[00:26:36] There isn’t anything really, there are web flow frameworks out there, but they all had issues for me. So I ended up building my own,
[00:26:43] Matt: I’ve tried Webflow before. And me it’s as much more of a like shiny object syndrome and a little bit of like this whole, like no code. Movement where it’s like, I don’t know. Sometimes I’ve thought of sat back and be like, man, if I could just have like a database that I use, like connected with Zapier [00:27:00] and I could like automate these things, I see all these other people do it, like in two seconds on the back of a napkin.
[00:27:04] And I’m like, I want to do that too. And then like, I jumped into like web flow and I’m like, oh God, I don’t know what the hell I’m doing. I’m just going to sound, I’m going away from this, this leads. And what I’m getting out of here is like, You tried it three times, whatever failed. And you’re like, ah, somebody could just teach it my way you built it.
[00:27:22] Right. You built the course to like, get people over that hump quite literally coming from WordPress to web flow. The name of your course is there a particular. Cut like a WordPress user or WordPress stack that somebody might be using. Who’s like the perfect fit to, for your course number one, but for web flow, like certainly somebody who’s us, I’m just a simple lowly WordPress blogger is probably not gonna need your course is probably not going to need web flow, but is there a certain, a certain avatar that is a perfect fit for your course, but for also to, to, to reap the benefits of web.
[00:27:59] Dave: . I would say that people who I mean, if somebody is a WordPress developer, right? So we’ll, we’ll, we’ll discount those people immediately, people are building their own themes and things like that then. Absolutely. Definitely not. I’m sure that WordPress gives you all of the, all of the control and the power and everything that you need.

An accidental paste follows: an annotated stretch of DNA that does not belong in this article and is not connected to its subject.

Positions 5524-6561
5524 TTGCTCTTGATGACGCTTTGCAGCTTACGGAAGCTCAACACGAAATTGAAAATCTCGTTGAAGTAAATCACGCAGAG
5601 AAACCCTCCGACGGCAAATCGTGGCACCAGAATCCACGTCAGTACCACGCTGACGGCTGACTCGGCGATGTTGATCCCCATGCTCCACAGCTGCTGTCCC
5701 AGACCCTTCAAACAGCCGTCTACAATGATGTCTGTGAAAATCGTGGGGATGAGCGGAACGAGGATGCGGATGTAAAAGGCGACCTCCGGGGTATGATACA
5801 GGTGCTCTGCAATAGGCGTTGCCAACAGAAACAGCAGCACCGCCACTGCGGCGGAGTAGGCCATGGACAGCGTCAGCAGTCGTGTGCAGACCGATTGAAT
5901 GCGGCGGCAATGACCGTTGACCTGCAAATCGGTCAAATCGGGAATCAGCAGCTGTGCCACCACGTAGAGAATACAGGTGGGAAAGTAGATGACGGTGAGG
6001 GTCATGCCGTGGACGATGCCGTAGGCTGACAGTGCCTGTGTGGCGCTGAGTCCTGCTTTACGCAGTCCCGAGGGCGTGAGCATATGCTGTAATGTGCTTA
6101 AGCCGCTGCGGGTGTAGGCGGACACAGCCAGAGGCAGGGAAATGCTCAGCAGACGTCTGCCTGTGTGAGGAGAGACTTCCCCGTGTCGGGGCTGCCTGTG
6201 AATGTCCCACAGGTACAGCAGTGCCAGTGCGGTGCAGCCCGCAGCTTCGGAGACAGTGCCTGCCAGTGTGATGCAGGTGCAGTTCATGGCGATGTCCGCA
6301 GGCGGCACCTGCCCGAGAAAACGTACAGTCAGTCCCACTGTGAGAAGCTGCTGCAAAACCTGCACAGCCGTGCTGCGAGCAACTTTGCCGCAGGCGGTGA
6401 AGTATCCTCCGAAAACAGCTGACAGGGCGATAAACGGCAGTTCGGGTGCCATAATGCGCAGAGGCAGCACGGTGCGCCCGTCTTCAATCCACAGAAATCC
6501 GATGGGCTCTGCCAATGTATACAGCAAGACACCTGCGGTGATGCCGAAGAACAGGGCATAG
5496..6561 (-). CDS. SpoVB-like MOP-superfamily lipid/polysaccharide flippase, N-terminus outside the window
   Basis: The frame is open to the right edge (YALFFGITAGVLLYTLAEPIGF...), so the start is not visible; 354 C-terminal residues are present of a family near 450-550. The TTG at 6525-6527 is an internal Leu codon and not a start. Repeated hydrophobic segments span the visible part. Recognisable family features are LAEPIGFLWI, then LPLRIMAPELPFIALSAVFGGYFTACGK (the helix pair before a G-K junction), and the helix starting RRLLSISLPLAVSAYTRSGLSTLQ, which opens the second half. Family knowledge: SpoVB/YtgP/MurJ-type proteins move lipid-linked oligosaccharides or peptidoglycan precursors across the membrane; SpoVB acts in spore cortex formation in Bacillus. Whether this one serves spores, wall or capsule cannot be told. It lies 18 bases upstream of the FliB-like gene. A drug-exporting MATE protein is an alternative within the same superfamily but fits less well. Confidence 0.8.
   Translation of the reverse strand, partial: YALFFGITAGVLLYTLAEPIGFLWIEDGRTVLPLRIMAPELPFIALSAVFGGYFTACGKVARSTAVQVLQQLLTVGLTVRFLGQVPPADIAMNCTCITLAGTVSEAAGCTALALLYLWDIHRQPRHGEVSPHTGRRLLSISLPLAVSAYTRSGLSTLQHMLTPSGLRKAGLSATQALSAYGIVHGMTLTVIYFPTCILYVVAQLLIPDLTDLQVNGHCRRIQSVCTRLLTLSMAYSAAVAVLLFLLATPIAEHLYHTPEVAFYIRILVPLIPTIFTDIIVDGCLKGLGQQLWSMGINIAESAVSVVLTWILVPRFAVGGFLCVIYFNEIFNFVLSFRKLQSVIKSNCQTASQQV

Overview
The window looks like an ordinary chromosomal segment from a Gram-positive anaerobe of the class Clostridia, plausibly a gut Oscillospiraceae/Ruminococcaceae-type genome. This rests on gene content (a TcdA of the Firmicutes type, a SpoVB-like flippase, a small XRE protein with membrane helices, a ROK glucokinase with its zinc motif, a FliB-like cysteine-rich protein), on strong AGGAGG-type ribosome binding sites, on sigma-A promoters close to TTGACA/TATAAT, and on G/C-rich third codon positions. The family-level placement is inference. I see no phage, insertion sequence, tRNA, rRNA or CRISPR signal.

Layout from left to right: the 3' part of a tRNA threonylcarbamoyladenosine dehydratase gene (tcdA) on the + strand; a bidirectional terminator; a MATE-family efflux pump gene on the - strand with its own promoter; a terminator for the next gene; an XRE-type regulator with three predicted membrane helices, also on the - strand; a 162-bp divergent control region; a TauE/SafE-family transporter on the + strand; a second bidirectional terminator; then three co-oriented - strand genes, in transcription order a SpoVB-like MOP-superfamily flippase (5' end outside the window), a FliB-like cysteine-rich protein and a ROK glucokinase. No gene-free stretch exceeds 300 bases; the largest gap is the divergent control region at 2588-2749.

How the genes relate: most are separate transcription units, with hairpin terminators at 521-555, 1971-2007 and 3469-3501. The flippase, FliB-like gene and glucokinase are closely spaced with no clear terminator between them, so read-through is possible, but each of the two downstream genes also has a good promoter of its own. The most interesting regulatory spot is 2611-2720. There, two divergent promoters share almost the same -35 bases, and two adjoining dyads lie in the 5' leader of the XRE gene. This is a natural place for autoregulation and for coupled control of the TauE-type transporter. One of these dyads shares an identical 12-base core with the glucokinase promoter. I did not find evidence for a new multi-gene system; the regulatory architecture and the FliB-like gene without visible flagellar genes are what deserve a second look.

[00:28:14] So I would say more people who are trained to be. I’m trying to build full, fully functional websites using WordPress under page builder. I would say the people who definitely need a page builder of some kind. Now, when I’m in Gothenburg , is a page builder and it’s developing fast as well. So I would say people who are using those tools particularly you, I, as I said, in a sense, web flow is a bit more complicated.
[00:28:42] So it’s, it’s not just the. It is in some ways, but there isn’t, the, the pre-built here is everything done for you. Aspect of quite a lot of the stuff that comes with a page builder. So there are certain things that you need to understand in the background. You need to understand what’s going on. You need to understand a little bit about.
[00:29:03] HTML and CSS as well. So just an, an understanding of just like how HTML interacts with CSS, just on a very basic level to understand things like inheritance, so when you set a style on the body, for instance, that is going to trickle down to everything underneath it, all the content and everything underneath it all, unless you override it.